MaryPoppinsPenguins · 26/08/2015 22:51

Thank you, I know the idea of being able to share Christmas is amazing to him.

OP posts:

Radiatorvalves · 26/08/2015 22:56

My DB has kids jst under 50% of the time. All agreed through lawyers. She didn't fight that bit because she is extremely lazy and likes to have time with her bf. they've agreed every other Xmas, and I think it's a bit ad hoc over birthdays.

Your DBs ex is totally unreasonable and I would think she would lose big time if they went to court.


summerconfusion · 26/08/2015 22:56

There's absolutely something he can do and he should not settle because he assumes he has no rights. The children deserve time with their father especially Christmases/Birthdays. She sounds very unreasonable and like she thinks she holds all the cards. A solicitor is the way to go, they will probably be able to settle something out of court.


sonnyson12 · 26/08/2015 23:09

He doesn't need to see a solicitor, his first step would be to attempt mediation.

With a controlling ex that views 'her' children as property, this may be enough to rectify the situation but from what you have written, I very much doubt it.

He has to attempt mediation, if this request is refused by the other party or a suitable outcome cannot be reached through mediation, he will then be able to make a C100 application to the court for a Child Arrangement Order, which will cost £215 and he can represent himself.

My personal advice for him would be to keep his girlfriend very much out of it and for him not to engage in any further communication with his ex.

Without any doubt she will try and use anything against him and it probably won't be plain sailing but in the long run, he will be able to parent without being controlled by this woman.


sonnyson12 · 26/08/2015 23:18

If he has to work one of the weekend nights then I would suggest that he devises a plan to work around this, replacing that night with another during the week for example.

The 'standard' every other weekend plus one night during the week is by no means a standard.


Fatmomma99 · 27/08/2015 01:44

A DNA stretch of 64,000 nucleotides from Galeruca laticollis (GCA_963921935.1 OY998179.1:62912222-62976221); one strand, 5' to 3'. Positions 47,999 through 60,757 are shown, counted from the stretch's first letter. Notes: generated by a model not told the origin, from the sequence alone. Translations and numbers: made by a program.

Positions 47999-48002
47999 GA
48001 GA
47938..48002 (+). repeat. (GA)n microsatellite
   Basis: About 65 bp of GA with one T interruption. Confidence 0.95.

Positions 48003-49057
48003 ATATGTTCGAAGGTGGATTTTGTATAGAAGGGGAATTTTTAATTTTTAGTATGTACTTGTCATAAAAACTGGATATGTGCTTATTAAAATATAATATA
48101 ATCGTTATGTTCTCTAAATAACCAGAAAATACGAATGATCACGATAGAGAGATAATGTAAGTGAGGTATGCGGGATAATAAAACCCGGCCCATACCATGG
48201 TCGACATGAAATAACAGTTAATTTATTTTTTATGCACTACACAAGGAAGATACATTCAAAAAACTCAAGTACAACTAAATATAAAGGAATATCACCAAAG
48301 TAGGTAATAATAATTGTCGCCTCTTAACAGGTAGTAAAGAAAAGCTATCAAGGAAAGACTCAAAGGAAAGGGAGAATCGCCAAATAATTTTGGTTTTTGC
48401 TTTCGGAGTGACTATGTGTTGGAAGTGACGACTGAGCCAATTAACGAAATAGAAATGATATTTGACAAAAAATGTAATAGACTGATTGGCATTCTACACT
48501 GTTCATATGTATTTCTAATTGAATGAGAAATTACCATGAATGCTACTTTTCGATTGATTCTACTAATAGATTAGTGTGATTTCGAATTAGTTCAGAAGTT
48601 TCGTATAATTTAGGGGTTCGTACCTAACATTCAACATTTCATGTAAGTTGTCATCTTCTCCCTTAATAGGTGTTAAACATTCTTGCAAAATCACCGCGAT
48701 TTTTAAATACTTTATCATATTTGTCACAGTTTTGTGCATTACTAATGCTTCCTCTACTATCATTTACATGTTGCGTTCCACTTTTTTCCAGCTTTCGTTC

I'm not saying this to be mean, but - sadly- the world is full of men who just fuck off, pay as little as they can get away with and are not 'there' for their DC, so if your DB is different, then EVIDENCE it, because he will (very sadly) be the exception, and everyone in positions of responsibility will love him, because he will be so rare!


Lweji · 27/08/2015 02:11

Having a court order might make a difference, although I'd try and start with mediation regarding access.

If there is a possibility that contact is not maintained, would he be prepared to take up residency? Or at least ask for shared custody?

The important thing is that he keeps his children's interests at his heart. And that should always enter his discussions with her, or any requests to court.


wafflyversatile · 27/08/2015 02:41

Has she put in writing her amazingly generous offer to let her children see their father a little bit sometimes if it suits her?

Unless there are DV, safeguarding or other issues then I'd go for 50/50. It's a shame he hasn't done so sooner.

Unfortunately I agree that she will be obstructive or even make stuff up. But evidence of her saying he can never have xmas or birthdays or she'll not let him have them just because will not look good for her unless she has already documented good reason.


Cabrinha · 27/08/2015 04:25

I might not be popular with this, but can I throw in another viewpoint?

My split wasn't amicable although on the surface it was - as in, no arguing. But my XH is a lying cheating piece of shit.